Author: Kerry O'Malley

Marketects was founded in 1999 by Kerry O’Malley, a proven marketing communications professional in international, manufacturing companies. Working on the “other side of the desk,” she hired ad agencies to manage her employers’ advertising and P/R programs. Frustrated over the lack of attention and level of enthusiasm she was looking for in the marketing agencies she worked with, Kerry realized that there was a definite need for a full-service marketing firm that specialized in working with industrial companies. She resolved that her clients would always receive the highest level of service possible and never feel like the last kid chosen for the team.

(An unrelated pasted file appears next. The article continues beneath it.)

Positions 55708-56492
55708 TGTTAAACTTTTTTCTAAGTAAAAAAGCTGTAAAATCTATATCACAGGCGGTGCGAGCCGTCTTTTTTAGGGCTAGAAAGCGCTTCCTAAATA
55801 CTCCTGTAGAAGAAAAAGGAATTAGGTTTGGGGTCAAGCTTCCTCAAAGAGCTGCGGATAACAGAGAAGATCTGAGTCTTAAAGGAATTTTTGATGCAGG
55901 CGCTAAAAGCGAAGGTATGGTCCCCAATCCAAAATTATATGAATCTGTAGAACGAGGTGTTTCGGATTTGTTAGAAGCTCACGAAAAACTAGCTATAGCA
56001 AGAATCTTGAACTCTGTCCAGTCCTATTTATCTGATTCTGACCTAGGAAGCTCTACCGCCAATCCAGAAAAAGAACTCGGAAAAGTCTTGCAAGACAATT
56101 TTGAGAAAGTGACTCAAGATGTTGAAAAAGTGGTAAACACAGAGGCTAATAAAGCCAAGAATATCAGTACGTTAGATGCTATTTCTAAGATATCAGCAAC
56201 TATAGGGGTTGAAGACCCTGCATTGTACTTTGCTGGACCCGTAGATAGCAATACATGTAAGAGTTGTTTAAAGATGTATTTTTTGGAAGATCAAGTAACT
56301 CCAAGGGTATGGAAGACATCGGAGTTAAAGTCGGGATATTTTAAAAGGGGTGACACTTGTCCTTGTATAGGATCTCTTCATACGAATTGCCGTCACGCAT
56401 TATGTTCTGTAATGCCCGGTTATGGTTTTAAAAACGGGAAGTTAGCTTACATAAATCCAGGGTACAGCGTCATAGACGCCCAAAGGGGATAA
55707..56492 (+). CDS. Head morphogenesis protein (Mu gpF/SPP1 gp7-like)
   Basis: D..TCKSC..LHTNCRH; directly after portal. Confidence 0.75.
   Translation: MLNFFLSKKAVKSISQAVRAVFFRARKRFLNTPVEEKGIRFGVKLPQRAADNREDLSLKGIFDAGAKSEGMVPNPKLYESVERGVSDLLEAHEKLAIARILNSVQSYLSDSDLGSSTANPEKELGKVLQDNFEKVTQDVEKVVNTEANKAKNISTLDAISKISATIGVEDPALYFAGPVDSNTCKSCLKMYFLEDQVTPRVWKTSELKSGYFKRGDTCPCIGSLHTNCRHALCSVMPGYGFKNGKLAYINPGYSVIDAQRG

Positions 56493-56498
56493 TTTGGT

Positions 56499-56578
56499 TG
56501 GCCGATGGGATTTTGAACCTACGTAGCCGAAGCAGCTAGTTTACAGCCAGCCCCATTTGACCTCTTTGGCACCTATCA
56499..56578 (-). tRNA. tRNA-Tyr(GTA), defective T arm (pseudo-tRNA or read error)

2 responses to “Social Media Marketing: The Vehicle that Drives Your Industrial Content”

  1. Tom Repp says:

    Hi Kerry,
    Good advice. There is plenty of great advice on the web for our industrial marketing friends, but the adaption rate still frustrates me. I am sure you as well. This includes the adaption of social media.

    The convergence of enhanced search, social media, mobile adaption, and content/inbound marketing present an unbelievable opportunity for industrial marketers . Few are taking the challenge.

    However, I can see changes in the industrial owner’s attitudes concerning web-based marketing. They all sense a shift in the way customers approach the classic buying cycle. Most understand their customers are shopping without them.